Regional Ethnocultural Advisory Committees (REACs) are an essential part of the Correctional Service of Canada’s efforts to help ethnocultural offenders reintegrate successfully into the community. REACs provide advice to CSC about programs, services and interventions designed to meet the needs of ethnocultural offenders and help CSC staff, volunteers and the community learn about their unique needs and cultural interests.
Sophia Brown Ramsay is Vice-Chair of the Ontario REAC, and like all REAC members, she takes on this important advisory role as a volunteer.
Sophia began her career in the criminal justice system working with young offenders and women and is now the Community Development Manager at the Black Community Action Network of Peel (BCAN). Sophia works to promote equity and address gaps in services available to marginalized people by building connections between ethnocultural community leaders, non-profit agencies, governments, and grassroots movements. She also facilitates workshops where she helps participants learn to focus on their goals in order to achieve their desired outcomes.
In 2015, Sophia led the launch of a BCAN position paper, Pathways and Prevention of Disproportionalities in the Child Welfare System, which examined and made recommendations to address the overrepresentation of African Canadians in the child welfare system.
As part of its study on the issues relating to the human rights of prisoners in the correctional system, Sophia recently appeared before the Senate Committee on Human Rights where she spoke about the importance of addressing the overrepresentation of ethnocultural, particularly Black, offenders in the Canadian correctional system.
Working with REAC, Sophia has already started taking concrete action to address the needs of African Canadian offenders. The Ontario REAC has partnered with community organization the Tabono Institute to create a mental health initiative for African Canadian inmates. They also launched an initiative called “Resilience and Mental Toughness for African Canadian Inmates” which provides an Afrocentric approach for African Canadian inmates preparing to reintegrate into society.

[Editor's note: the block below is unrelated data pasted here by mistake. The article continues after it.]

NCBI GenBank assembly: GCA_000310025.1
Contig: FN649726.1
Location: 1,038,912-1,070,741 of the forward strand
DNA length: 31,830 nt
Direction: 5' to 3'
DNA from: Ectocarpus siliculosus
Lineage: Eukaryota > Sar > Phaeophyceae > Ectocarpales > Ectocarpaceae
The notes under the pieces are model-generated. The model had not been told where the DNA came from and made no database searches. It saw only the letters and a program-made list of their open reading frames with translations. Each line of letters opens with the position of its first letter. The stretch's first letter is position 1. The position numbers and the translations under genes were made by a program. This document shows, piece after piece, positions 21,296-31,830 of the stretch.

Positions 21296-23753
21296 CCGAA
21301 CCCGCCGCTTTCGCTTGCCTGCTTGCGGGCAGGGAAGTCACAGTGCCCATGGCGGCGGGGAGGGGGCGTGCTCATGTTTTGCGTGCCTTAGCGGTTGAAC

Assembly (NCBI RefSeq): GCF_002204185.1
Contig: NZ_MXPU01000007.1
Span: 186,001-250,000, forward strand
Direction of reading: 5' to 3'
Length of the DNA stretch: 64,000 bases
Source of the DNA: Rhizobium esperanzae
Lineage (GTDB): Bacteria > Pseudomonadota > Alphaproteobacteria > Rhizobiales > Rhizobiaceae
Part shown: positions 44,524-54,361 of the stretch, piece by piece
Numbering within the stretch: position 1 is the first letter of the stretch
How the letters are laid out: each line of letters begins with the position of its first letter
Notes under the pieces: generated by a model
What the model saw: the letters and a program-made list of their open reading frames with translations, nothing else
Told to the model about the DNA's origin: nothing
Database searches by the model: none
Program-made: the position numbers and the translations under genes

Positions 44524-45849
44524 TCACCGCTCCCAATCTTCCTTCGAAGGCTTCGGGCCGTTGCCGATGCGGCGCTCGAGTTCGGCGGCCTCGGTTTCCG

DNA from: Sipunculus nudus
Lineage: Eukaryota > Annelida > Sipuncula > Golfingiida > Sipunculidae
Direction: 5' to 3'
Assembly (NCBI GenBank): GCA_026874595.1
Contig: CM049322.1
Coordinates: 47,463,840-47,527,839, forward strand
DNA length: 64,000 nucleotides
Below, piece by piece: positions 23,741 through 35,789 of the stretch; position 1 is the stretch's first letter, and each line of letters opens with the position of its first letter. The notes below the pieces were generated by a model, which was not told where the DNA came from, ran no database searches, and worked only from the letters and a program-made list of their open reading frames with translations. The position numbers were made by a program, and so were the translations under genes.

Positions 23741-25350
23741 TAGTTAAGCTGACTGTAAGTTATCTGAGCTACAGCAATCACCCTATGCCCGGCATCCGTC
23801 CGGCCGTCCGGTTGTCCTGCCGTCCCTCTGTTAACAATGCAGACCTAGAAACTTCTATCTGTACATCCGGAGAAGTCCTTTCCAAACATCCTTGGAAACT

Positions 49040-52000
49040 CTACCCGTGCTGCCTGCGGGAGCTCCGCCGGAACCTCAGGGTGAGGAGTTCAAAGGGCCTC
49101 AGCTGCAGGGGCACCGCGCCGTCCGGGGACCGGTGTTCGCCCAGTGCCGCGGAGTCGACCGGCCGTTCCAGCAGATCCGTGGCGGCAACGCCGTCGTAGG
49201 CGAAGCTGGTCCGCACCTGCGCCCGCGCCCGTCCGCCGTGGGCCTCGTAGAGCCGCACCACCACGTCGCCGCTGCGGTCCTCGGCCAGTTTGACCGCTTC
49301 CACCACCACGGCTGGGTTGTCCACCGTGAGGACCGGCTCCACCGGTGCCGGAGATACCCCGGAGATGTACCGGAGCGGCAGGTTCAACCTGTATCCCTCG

Sophia says that Canada must make amendments to legislation “so that we may address the history of enslavement, racial segregation, and the marginalization that Black Canadians have experienced in society and the justice system. It is our responsibility to ensure that everyone is given the same opportunity as it is not just our generation that we must care for but future generations to come.”
Sophia has also mentored young offenders, including Natalie Charles, who also appeared before the Senate Committee on Human Rights. Ms. Charles told the committee that when she was incarcerated as a young woman, working with Sophia and “speaking about the fact that I am this phenomenal person, and I can be this person if I just choose to change my life” made her realize she “didn’t want to get in trouble anymore.” In June 2018, Ms. Charles graduated from Sheridan College’s paralegal program and was presented the college’s Passion for Law and Advocacy Award.
Sophia has been recognized for her community work with the Role Model Black Canadian Award, the JunCtian Excellence in Diversity and Community Impact Award, and the Legacy Award for Deduction, Vision and Leadership in Community. Her wide-ranging experience in community work is the foundation of her important contribution to NEAC and the Ontario REAC, committees that she believes have the opportunity to implement lasting changes for future generations.